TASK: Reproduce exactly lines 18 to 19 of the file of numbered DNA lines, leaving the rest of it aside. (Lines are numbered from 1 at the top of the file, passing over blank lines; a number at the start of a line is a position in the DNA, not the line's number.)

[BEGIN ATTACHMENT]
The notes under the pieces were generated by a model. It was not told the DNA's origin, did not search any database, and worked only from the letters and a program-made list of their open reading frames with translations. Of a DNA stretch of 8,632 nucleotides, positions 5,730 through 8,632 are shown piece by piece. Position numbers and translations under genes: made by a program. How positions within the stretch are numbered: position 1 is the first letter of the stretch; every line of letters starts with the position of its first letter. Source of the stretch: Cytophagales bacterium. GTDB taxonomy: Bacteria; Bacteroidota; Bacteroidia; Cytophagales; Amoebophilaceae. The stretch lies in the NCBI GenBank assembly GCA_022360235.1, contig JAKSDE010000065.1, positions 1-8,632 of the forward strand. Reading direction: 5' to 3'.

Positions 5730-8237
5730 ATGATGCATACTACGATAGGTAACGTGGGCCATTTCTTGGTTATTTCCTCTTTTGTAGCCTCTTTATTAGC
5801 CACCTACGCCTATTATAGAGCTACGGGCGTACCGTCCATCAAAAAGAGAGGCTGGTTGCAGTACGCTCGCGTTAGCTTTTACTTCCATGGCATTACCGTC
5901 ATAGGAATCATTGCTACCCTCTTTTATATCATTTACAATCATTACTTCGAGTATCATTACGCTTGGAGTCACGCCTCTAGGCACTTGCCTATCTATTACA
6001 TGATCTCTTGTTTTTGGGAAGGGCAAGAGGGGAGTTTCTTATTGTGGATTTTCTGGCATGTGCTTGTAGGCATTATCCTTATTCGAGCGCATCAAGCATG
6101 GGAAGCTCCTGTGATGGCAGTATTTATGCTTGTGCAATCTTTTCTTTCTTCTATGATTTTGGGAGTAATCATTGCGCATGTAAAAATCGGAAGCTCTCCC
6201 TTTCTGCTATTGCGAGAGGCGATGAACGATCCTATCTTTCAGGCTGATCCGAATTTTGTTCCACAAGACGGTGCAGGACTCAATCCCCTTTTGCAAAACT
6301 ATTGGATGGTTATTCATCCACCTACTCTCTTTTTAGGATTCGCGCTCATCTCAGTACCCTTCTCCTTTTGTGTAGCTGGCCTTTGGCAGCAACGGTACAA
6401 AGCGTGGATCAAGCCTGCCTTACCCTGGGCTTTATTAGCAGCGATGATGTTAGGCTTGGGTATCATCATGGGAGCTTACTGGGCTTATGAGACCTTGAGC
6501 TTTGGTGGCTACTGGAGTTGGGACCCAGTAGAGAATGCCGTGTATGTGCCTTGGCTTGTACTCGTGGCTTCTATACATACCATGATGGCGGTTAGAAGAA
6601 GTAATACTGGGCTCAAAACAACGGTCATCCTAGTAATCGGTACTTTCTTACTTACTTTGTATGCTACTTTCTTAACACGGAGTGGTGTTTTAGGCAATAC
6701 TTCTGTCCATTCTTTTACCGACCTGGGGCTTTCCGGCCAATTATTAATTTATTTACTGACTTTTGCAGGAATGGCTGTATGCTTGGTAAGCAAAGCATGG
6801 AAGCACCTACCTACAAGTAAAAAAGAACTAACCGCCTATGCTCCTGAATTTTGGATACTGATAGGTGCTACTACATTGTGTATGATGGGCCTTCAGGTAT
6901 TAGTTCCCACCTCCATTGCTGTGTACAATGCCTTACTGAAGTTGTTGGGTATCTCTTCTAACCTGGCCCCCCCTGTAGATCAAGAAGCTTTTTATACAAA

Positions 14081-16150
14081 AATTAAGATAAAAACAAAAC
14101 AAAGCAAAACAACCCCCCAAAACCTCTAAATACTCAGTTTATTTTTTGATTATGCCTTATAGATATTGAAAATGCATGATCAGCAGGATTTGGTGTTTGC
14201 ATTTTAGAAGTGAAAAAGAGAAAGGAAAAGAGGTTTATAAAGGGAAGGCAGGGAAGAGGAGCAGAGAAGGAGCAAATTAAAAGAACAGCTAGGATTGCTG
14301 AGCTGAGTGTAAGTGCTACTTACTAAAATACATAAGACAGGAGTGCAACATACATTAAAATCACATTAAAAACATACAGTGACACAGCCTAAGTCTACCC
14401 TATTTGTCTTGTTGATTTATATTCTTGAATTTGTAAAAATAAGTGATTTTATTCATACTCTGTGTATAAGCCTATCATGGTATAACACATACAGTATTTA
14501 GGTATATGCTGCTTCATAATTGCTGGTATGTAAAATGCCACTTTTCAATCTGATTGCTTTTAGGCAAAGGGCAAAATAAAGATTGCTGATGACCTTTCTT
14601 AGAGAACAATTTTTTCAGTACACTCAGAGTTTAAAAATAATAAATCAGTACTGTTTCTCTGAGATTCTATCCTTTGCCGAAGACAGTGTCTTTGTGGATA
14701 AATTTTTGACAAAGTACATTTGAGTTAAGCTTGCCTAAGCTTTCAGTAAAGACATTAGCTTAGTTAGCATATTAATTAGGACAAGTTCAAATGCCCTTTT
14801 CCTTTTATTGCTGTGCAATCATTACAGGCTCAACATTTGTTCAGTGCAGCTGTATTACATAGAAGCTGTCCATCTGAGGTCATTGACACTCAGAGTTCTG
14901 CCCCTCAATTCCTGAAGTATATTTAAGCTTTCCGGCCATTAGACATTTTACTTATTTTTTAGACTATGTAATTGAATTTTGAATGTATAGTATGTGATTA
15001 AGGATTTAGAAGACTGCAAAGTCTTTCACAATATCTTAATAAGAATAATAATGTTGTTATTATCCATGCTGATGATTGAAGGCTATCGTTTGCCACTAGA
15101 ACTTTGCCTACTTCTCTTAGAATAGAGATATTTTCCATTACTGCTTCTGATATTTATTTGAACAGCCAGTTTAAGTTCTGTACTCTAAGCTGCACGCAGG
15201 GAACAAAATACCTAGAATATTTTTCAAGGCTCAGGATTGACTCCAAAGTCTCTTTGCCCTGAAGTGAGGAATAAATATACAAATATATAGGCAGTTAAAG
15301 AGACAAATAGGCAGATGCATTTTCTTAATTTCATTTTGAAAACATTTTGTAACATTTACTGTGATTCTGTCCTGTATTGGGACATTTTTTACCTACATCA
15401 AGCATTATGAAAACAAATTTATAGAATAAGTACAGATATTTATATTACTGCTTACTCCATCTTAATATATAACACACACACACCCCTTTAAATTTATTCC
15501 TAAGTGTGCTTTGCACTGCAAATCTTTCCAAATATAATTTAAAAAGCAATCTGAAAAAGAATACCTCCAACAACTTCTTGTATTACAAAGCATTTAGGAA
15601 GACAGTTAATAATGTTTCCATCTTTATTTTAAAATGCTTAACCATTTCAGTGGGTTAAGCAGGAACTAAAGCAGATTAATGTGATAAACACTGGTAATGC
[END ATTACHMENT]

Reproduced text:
14101 AAAGCAAAACAACCCCCCAAAACCTCTAAATACTCAGTTTATTTTTTGATTATGCCTTATAGATATTGAAAATGCATGATCAGCAGGATTTGGTGTTTGC
14201 ATTTTAGAAGTGAAAAAGAGAAAGGAAAAGAGGTTTATAAAGGGAAGGCAGGGAAGAGGAGCAGAGAAGGAGCAAATTAAAAGAACAGCTAGGATTGCTG